Vu Nhu Thang, Director of the International Cooperation Department under the Ministry of Finance, noted that the application of new import tariffs during the 2018-2022 period will not have negative impacts on the implementation of commitments under the signed FTAs as well as ensure the stability of the special preferential import tariffs. The tariff line was built on the basis of commitments under FTAs, so the tariff rate is essentially unchanged from the commitment schedule. Implementing FTAs’ commitments, domestic enterprises will benefit from tariff preferences. As a result, the input will decline while the efficiency of production and business will be improved, which will raise the domestic tax collection to offset the reduction of import tax revenue.

Leaders of several agro-forestry-fishery import and export enterprises said that integration is a long-term and equal playground for businesses. The competition is self-evident; the elimination of import taxes will bring many benefits to the enterprises. Responding to the deep tariff cuts in the coming time, many enterprises have set measures to improve the quality of their products to expand their export markets as well as development strategies in the domestic retail market with the population of over 95 million.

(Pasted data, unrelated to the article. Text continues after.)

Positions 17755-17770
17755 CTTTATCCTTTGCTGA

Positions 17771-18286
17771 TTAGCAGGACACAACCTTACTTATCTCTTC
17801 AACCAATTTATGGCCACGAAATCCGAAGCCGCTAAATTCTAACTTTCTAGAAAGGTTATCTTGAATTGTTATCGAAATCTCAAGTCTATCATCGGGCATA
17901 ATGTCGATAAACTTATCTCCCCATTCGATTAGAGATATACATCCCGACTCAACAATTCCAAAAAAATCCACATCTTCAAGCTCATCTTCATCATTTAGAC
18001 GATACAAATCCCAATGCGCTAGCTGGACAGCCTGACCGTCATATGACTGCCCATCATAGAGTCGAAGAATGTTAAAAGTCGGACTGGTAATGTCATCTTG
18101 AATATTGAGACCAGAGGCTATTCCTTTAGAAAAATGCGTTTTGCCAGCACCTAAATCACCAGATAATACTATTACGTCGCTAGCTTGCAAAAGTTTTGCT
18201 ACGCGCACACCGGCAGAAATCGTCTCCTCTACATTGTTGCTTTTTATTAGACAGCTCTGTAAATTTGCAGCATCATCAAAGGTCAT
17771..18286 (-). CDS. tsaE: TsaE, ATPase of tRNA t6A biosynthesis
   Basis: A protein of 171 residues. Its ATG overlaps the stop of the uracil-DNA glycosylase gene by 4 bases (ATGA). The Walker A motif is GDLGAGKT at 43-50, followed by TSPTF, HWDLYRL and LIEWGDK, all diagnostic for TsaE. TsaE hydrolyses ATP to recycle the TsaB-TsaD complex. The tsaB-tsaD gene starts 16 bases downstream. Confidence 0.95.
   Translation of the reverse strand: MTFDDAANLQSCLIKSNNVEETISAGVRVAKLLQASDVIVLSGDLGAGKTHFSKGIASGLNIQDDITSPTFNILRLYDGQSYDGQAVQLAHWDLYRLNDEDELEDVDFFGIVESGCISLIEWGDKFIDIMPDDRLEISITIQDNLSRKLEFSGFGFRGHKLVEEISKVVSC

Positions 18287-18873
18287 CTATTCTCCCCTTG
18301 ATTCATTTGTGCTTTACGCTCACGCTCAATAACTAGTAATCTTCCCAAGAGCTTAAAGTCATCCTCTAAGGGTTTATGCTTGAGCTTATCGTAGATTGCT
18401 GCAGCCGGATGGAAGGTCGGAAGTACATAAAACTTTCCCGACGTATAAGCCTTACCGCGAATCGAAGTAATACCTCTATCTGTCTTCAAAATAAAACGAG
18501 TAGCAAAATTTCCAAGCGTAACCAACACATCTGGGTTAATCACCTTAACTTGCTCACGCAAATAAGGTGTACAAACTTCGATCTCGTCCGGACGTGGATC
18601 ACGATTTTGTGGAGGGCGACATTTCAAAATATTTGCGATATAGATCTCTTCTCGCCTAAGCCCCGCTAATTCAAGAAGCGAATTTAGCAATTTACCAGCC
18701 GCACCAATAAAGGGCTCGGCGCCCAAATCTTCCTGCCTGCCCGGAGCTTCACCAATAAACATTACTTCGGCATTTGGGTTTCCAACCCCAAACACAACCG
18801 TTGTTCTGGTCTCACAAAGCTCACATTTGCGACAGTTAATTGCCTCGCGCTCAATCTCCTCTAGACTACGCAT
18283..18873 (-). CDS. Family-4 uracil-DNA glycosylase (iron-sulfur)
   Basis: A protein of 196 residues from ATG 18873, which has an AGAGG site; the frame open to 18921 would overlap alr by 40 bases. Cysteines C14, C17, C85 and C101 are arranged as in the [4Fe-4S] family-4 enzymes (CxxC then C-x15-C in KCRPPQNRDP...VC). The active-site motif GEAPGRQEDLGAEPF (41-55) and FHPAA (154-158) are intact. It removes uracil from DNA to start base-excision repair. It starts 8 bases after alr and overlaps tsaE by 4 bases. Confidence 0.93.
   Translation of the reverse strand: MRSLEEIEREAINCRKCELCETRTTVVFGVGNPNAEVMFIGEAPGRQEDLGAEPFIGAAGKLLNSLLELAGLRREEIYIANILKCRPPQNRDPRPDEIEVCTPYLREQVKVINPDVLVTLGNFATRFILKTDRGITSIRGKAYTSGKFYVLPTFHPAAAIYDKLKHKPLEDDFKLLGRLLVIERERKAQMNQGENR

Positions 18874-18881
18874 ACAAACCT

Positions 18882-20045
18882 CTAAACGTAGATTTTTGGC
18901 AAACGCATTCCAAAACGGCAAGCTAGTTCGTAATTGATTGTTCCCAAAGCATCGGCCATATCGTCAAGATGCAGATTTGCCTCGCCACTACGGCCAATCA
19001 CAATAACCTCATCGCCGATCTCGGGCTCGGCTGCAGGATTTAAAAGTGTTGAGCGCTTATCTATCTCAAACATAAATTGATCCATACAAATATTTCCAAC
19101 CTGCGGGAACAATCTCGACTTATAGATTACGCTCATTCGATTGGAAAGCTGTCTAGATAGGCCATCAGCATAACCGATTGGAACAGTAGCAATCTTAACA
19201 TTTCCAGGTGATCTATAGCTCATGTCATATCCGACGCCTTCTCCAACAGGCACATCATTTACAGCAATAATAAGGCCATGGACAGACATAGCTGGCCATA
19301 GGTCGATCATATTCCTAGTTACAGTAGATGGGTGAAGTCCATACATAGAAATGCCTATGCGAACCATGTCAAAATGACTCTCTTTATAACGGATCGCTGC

Deputy General Secretary of the Vietnam Association of Seafood Exporters and Producers (VASEP), Nguyen Hoai Nam shared that during the negotiation processes for FTAs, the Ministry of Finance has closely coordinated with the Ministry of Agriculture and Rural Development and VASEP, particularly discussing the tax rate for commodities that Vietnam has not yet had any sources or low output. VASEP strongly agreed with the tax adjustments in order to bring benefits to domestic producers the tax reduction process. With the import structure of the fishery sector, over 80% of the imported output will be produced for exports; meanwhile the rest will be for processing and domestic consumption. Imports for production for exports are the strength of Vietnam; therefore, VASEP has proposed the Ministry of Finance and the Government to accelerate the roadmap to reduce import tax to 0% for several strong Vietnamese commodities in processing for exports. Accordingly, shrimp and tuna are the items of high export values.